The Congressional Black Caucus, a formidable bloc of lawmakers with a big say in the fate of President Donald Trump and his legislation, Monday sent him a terse, clear message: We don't think you understand us at all.
The caucus' chairman Monday urged cancellation of next month’s highly-anticipated meeting between White House officials and leaders of the nation’s historically black colleges. And he plans to have the 49-member caucus meet when Congress returns in two weeks to discuss whether to back Democratic-led efforts to impeach Trump.
Rep. Cedric Richmond, D-La., the caucus chairman, said the president’s remarks after the deadly August 12 protest in Charlottesville show he has no commitment to the schools or the African American community.
Richmond said the caucus was outraged by Trump’s assertion of “blame on both sides” for the violent rally dominated by neo-Nazis and white supremacists.
“You can make an argument based on pure competency and fitness to serve, and that’s the conversation the caucus will have,” Richmond told reporters in a conference call Monday. The caucus includes 46 House Democrats, Democratic Sens. Kamala Harris of California and Sen. Cory Booker of New Jersey, and Republican Rep. Mia Love of Utah.
“Am I concerned about high crimes and misdemeanors?” Richmond asked. “Absolutely. Am I concerned about this president’s fitness to serve? Absolutely.”
Republicans control 52 of the Senate’s 100 seats, and 240 of the House’s 435 seats, and there’s been no GOP talk of impeachment.
Trump has received heavy criticism both inside and outside of government for not forcefully condemning neo-Nazis and white supremacists in the immediate aftermath of the violence in Charlottesville.
He disbanded two business advisory panels after several of its members, CEOs of top American companies, resigned from the panels following Trump's response to the Charlottesville protest.
Richmond said he doesn’t need a CBC group discussion to say that Trump should scrap a National HBCU Week conference that administration officials planned for Sept. 17 to 19 in Washington.
The event is scheduled as a follow-up of sorts to Trump’s HBCU Initiative, a plan he announced with great fanfare in February.
The White House did not respond to a request for comment.
Trump signed an executive order for the initiative with more than six dozen black college presidents surrounding him. Its chief aim was to move responsibilities for HBCUs out of the Department of Education and into the White House with an executive director in charge.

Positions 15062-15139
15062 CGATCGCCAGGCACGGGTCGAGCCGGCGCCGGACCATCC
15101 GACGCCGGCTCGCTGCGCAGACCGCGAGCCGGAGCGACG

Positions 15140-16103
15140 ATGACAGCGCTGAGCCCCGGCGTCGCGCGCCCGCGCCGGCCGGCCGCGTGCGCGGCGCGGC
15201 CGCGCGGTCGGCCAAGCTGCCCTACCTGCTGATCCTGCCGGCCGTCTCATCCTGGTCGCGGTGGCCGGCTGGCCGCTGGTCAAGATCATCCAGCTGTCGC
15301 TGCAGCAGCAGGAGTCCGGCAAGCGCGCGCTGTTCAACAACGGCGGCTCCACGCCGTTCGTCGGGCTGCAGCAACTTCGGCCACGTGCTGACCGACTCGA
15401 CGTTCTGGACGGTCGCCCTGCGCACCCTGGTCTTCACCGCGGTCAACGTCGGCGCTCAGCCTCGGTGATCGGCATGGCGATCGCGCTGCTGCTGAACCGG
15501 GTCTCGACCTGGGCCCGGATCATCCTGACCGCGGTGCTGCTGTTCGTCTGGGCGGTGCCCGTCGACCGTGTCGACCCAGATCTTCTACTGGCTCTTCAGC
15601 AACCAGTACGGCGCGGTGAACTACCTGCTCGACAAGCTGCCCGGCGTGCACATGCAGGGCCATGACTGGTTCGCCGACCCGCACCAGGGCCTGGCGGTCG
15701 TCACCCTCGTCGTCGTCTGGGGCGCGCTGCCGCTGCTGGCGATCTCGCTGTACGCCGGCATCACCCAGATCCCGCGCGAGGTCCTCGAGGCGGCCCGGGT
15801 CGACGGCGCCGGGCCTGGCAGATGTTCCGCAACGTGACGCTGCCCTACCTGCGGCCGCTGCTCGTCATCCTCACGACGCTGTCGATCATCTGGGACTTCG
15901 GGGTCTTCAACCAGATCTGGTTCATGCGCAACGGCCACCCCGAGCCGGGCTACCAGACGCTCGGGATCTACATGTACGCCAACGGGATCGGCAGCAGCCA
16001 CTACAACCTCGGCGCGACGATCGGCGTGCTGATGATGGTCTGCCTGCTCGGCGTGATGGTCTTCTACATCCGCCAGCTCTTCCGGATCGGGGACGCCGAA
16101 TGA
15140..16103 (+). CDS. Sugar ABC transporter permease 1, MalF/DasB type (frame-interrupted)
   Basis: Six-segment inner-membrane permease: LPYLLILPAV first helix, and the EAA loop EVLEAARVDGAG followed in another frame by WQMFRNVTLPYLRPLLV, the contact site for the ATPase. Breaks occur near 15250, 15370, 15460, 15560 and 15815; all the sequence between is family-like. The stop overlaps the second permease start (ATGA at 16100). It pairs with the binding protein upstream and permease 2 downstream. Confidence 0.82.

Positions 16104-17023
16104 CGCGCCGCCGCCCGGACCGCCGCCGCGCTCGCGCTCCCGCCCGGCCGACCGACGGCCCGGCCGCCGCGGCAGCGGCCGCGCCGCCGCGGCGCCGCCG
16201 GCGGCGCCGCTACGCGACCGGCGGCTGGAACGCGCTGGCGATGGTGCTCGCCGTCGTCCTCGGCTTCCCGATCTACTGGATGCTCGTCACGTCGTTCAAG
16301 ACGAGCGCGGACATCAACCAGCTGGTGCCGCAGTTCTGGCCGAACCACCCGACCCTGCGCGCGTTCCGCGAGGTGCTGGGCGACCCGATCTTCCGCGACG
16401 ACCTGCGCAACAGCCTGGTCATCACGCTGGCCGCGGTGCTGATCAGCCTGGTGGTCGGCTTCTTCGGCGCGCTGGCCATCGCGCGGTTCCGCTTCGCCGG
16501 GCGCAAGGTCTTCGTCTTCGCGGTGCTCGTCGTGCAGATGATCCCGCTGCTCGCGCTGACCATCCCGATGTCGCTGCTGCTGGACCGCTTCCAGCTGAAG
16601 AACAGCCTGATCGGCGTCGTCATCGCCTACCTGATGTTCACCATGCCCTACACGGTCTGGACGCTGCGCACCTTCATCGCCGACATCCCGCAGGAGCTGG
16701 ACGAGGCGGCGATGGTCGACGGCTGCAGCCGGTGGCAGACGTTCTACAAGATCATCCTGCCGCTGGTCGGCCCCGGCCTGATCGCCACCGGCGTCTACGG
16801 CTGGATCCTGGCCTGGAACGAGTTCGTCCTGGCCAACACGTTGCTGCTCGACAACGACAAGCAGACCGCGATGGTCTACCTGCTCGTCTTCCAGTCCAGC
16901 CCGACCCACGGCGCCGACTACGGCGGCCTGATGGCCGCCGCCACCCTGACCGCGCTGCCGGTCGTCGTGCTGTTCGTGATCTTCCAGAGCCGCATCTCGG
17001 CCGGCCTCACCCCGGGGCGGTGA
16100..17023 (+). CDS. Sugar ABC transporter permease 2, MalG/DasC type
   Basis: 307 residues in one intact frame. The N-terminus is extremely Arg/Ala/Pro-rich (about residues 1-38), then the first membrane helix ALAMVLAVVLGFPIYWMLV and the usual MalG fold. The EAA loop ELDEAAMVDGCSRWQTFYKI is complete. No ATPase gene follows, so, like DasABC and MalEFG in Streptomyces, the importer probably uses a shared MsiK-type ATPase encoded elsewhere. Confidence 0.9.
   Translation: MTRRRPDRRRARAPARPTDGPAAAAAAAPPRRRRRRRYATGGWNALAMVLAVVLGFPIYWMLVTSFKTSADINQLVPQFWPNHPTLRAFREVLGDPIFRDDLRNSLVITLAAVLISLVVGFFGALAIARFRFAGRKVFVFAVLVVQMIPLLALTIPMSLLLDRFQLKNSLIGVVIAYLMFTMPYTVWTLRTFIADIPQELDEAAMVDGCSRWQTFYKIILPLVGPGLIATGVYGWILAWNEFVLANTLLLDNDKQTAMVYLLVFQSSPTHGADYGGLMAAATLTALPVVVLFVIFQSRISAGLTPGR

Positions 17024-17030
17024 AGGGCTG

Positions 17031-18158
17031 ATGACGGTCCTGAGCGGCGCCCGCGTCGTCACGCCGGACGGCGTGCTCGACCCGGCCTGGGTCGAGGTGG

Six months later, most of the HBCU portfolio remains in the Education Department and an executive director has not been named.
“Not only do I think it should be postponed, it shouldn’t have been happening in the first place,” Richmond said. “This White House isn’t serious about improving our HBCUs…They brought all those HBCU presidents to town, they took a picture in the Oval Office, and then they did nothing.”
Rep. Alma Adams, D-N.C., was the first lawmaker to call for next month’s meeting to be postponed.
She said last week that because of Trump’s handling of the events in Charlottesville and “zero progress on any of (the HBCUs’) priorities, it would be highly unproductive to ask HBCU presidents to come back to Washington.”
The Thurgood Marshall College Fund, an HBCU advocacy group that has been supportive of Trump’s outreach toward the schools, agreed.
“There is pretty strong consensus that the White House should consider postponing” next month’s meeting, Marshall College Fund President and CEO Johnny C. Taylor, Jr., wrote in a letter Friday to Omarosa Manigault-Newman, director for communications for the White House’s Office of Public Liaison.
Taylor said the ability of HBCU leaders to engage with representatives from federal agencies could be “overshadowed” by “concerns related to recent national events, ultimately making the conference counterproductive.”
Richmond criticized Manigault-Newman, questioning the value of dealing with the former reality television show celebrity who has served as Trump’s liaison to the African-American community since the 2016 presidential campaign.
“Omarosa is still pretending to have influence with this president,” he said. “I’m just surprised that she’s there as an African-American woman after his latest comments.”
Richmond’s comment reflects the terse relationship between the CBC and Trump. The caucus met with Trump in March. Afterward, Richmond said the CBC and the president shared similar goals but strongly disagreed on “the route to get there.”
The caucus rejected an invitation by Manigault-Newman for a follow-up meeting with Trump in June because “we have seen no evidence that your administration acted on our calls for action, and we have in fact witnessed steps that will affirmatively hurt black communities,” Richmond wrote in a letter.
At least three CBC members, Reps. Al Green, D-Texas., Maxine Waters, D-Calif., and Gwen Moore, D-Wis., have called for Trump’s impeachment.
Green said in June that Trump obstructed justice when he fired former FBI Director James Comey, who was investigating alleged Russian meddling in last year’s election. Moore last week cited Trump’s response to Charlottesville as proof he’s unfit for the Oval Office.
“For the sake of the soul of our country,” we must come together to restore our national dignity that has been robbed by Donald Trump’s presence in the White House,” she said last week. “My Republican friends, I implore you to work with us within our capacity as elected officials to remove this man as our commander-in-chief and help us move forward from this dark period in our nation’s history.”